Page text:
Michael Brantley is off to a hot start this season, but can he keep it going and finish with a (prorated) repeat of his 2019 campaign?

After playing just 101 games over the 2016 and 2017 seasons, Michael Brantley had a solid and healthy 2018 for the Cleveland Indians (.309, 17 home runs 76 RBI, .832 OPS over 61 plate appearances). He signed a two-year, $32 million deal with the Houston Astros after the season.

Lost in the shuffle of the Astros’ sign-stealing scandal is what Brantley did last season. He posted a .311/.372/.503 slash-line, as he set a career-high with 22 home runs, with a career-best 40 doubles and 90 RBI. The .311 average was fourth in the American League, and he was also top-10 in hits (179; third) and doubles.

Entering Friday’s action, Brantley is off to a hot start in 2020. He has a hit in all six games thus far, with multiple hits four times and in three of the last four. Overall he’s hitting .435 (10-for-23) with a 1.196 OPS, one home run, three doubles, six RBI and five runs scored.

Can Michael Brantley keep it going?

Before and after injuries threw his career off, if only to offer better samples, Brantley has combined a solid walk rate with a low strikeout rate. Along with good plate discipline, he makes a ton of contact, in the 90 percent range every year (via FanGraphs). Even with a heavier ground ball tilt than is ideal (45.3 percent in 2019), Brantley’s contact is typically not “soft” contact (just 13.3 percent last year).

More balls in play provide more opportunities for hits. But Brantley’s BABIP has never been so elevated (.325 last year, per FanGraphs) that a .300 average would be vulnerable to a correction in fortune.

The 60-game sprint that will be the 2020 MLB season means raw stats will look different than any other season (in other words, lower). Specific to Brantley, he won’t be hitting 22 homers, driving in 90 or hitting 40 doubles in the truncated season.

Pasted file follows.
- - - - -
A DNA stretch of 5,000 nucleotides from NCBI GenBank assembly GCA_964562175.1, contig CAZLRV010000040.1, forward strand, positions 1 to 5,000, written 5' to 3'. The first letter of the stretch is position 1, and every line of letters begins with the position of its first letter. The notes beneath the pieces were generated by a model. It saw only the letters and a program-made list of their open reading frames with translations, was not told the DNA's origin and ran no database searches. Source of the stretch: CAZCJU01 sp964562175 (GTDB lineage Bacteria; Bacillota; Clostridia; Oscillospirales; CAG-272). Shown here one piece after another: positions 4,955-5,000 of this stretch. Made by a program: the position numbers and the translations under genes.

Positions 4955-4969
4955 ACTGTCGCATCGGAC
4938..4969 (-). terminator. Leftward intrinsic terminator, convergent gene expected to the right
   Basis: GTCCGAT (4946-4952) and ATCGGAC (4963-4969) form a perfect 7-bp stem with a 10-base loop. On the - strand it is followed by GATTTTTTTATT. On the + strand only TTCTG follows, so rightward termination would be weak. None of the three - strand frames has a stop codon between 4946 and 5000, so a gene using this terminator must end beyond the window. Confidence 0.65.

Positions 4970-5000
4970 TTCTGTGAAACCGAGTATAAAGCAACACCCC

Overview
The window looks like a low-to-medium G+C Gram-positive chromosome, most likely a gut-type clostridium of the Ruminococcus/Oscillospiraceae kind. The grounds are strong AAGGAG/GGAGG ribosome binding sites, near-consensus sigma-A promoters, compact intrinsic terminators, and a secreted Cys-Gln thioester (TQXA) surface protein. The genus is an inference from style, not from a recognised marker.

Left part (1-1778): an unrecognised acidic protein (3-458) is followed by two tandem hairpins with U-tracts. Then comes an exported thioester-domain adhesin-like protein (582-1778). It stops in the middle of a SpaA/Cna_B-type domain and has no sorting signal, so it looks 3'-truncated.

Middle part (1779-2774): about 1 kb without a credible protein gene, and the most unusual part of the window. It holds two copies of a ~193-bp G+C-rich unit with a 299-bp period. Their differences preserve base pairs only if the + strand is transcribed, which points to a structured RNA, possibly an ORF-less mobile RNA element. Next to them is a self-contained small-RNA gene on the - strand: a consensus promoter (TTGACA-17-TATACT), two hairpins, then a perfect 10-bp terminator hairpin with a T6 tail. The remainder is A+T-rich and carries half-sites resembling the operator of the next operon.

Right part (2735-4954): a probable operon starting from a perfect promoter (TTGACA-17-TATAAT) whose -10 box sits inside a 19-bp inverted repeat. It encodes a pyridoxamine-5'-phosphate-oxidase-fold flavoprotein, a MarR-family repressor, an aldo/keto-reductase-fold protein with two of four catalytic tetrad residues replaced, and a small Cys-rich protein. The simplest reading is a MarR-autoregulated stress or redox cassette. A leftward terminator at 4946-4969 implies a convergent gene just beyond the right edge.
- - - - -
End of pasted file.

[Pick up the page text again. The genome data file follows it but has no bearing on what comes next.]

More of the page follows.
But if we use his 148 games from last year, here’s how Brantley’s numbers would have prorated over 60 games.

9 home runs, 36 RBI, 36 runs scored, 16 doubles

Allow for a missed game or two, and the raw numbers above don’t change much. Here’s how the projections from Brantley’s FanGraphs page look.

ZiPS (46 games): .302/.361/.470 slash, 6 home runs, 26 RBI, 26 runs scored
Steamer (45 games): .289/.349/.464 slash, 6 home runs, 28 RBI, 26 runs scored 

Through six games, Brantley’s current 60-game pace would be 10 home runs, 36 RBI, 30 runs scored and 18 doubles. That is very close to how his 2019 numbers would have looked over 60 games, which shows sustainability.

Brantley won’t finish the season with a .435 batting average or get on-base half the time, even if this is the ultimate “never say never” season with such a short set of games. But a .300 average, with an OBP in the .360-.370 range and a slugging percentage between .450 and .500 look like easy marks, to go with 8-10 home runs, 35-40 RBI, 30-40 runs scored and 15-20 doubles. In fantasy baseball terms, assuming we get through a full 60 games or something close, Brantley might be a top-10-12 outfielder when it’s all said and done.

So can Brantley repeat his 2019 campaign this year? The evidence suggests the answer is yes, even though the counting stats will of course be prorated. But this is a long-standing sustainable skill set and batted ball profile, with health the only thing that has derailed it in terms of bigger sample sizes to evaluate.

Next: 3 Kansas City Royals who could make leap in 2020

Source link